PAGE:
Throughout Sherman’s March to the Sea, we’ve had some great stops along the way. Helen (adorable wife) and I both loved White Sands, NM, and Cottonwood, AZ, but we probably saved the best for last.
As we pulled into our assigned campsite at Point Mugu, CA we were filled with mixed emotions. First, there was the exhilaration of arriving at such a beautiful setting and being joined by our son, his lovely wife and our grandchildren. There also was the acknowledgment that Sherman had reached his destination and another chapter of Easin’ Along down the retired road was about to conclude. Oh well, we didn’t dwell on that for long, there was much to do before we delivered Sherman to the stable and flew home.
Our campground was at the Point Mugu Naval Air Station, an installation located about 50 miles north of Los Angeles. We drove north from our son’s home in the South Bay area of LA County and traveled through Santa Monica to our destination. A marine layer had settled in over the coast and the sky was a bit gloomy during the trip and our first day in camp. Nevertheless, we all brightened up when we were assigned to the front row directly above the beach. We backed into our spot, faced the Pacific Ocean, and hit the horn with a quick blast to signify the successful completion of Sherman’s March to the Sea.
Although there were a significant number of campers around, the beach seemed almost deserted. Our grandchildren changed that situation quickly and scampered about the sand building houses and teepees out of the tall bamboo poles they found along the seashore. Our grandson and his Mom constructed a teepee while our granddaughter built a playhouse, complete with a door and roof. Being the proud grandfather and a retired homebuilder, I was fascinated with the entire operation and offered my services as a consultant. The offer was appreciated but rejected so I spent the afternoon taking pictures. Here are a few.
Our first evening was spent around the campfire watching our son teach us the finer points of grilling pizza. The grandchildren wandered in and out of Sherman, delighted to have a new place to play. My job was to shake the sand out of my bed sheets after each of their visits. It kept me busy.
This visit to Point Mugu would be a little different from previous stops on this trip. Usually, we do a lot of sightseeing and exploring of the areas where we are staying. Not so with this stop. We were going to enjoy the beach and the family that we don’t see often enough since we live so far apart. Besides, Sherman wasn’t about to go out in that heavy California traffic until he absolutely had to. We were looking forward to day two.
The next morning Helen and I were up early and prepared our own breakfast in Sherman’s kitchen then welcomed the grandchildren for theirs. Helen, known as BeBe to the children, was beaming at the pleasure of being surrounded by these two as is evident by this picture. Her smile says it all.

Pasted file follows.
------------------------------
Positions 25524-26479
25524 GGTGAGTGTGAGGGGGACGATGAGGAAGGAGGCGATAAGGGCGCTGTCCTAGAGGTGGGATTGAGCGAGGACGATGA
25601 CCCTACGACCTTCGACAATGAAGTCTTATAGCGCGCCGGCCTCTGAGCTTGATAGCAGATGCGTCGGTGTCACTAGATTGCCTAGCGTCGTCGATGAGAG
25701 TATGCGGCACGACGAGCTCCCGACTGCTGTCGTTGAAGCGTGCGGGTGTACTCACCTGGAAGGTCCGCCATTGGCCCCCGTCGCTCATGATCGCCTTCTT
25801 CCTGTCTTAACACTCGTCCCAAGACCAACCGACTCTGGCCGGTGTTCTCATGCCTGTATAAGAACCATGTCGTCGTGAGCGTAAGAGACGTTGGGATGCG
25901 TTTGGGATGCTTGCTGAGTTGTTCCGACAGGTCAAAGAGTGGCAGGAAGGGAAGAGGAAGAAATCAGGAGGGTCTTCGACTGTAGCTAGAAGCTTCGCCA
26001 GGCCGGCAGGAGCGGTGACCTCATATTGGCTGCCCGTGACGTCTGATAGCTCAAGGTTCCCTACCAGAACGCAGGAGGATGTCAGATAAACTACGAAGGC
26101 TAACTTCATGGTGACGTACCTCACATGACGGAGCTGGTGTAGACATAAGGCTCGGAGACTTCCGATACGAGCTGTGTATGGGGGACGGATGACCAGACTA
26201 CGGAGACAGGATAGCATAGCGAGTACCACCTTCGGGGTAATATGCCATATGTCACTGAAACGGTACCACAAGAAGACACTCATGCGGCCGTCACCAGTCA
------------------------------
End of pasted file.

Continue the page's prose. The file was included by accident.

At 7:00 am, the Star Spangled Banner could be heard all over Point Mugu. I caught a great picture through Sherman’s windshield of a Dad and his two boys standing at attention until after the National Anthem finished. Later, I found the Dad in the campground and got his email address so I could send him a copy of the photo. I learned that he was the Deputy Mayor of Los Angeles and a Navy Reservist. He was a great guy and certainly a good influence on his sons.
Day two turned out to be glorious. The marine layer burned off around noon and we were treated to the outstanding view of the beach and the northern end of the Santa Monica Mountains. A seal was swimming a short distance off the shore and made an occasional appearance above water.
Point Mugu sits on a peninsula with the ocean on the western side and an estuary on the eastern side. We were visiting during the time of the year when seals swim into the estuary for the annual mating season. During our morning beach walk, we could see hundreds of seals lying along the shoreline of the estuary. We weren’t certain whether they were resting up for the big event or recuperating after it. Either way, they appeared very content.
Helen found several colorful clam shells to add to her shell collection while the rest of us played a game of Bocci Balls. I would love to tell Easin’ Along readers that we enjoyed an adventure a minute that afternoon, but frankly, we just reveled in the opportunity to walk the beach, sit beside the fire and enjoy each other’s company. Helen and I wouldn’t have had it any other way.
The next day was Sherman’s day to return to the stable. What began as casual research into the RV lifestyle had ended in one more trip of a lifetime. Our mission had been to pick up Sherman from the Cruise America headquarters in Chicago and deliver it to the dealership in Carson, California within three weeks. We had completed the mission, making nine wonderful stopovers and traveled 4,083 miles.
On the morning of our scheduled turn-in, Helen and I spent considerable time giving Sherman a good cleaning and made a quick stop to refill the propane tank as required. We arrived at the dealership at the appointed time and waited while Sherman was given a thorough inspection. Helen contacted Uber for a ride back to our son’s home and I gave a hearty wave to Otto in his usual position at the window in the door. I said my goodbyes to Sherman and gave him a gentle pat on the hood. “Well done, lad,” I said. “You’ve earned some time off. I’ll remember forever Sherman’s March to the Sea”.
After one more wave, it was time to be Easin’ Along.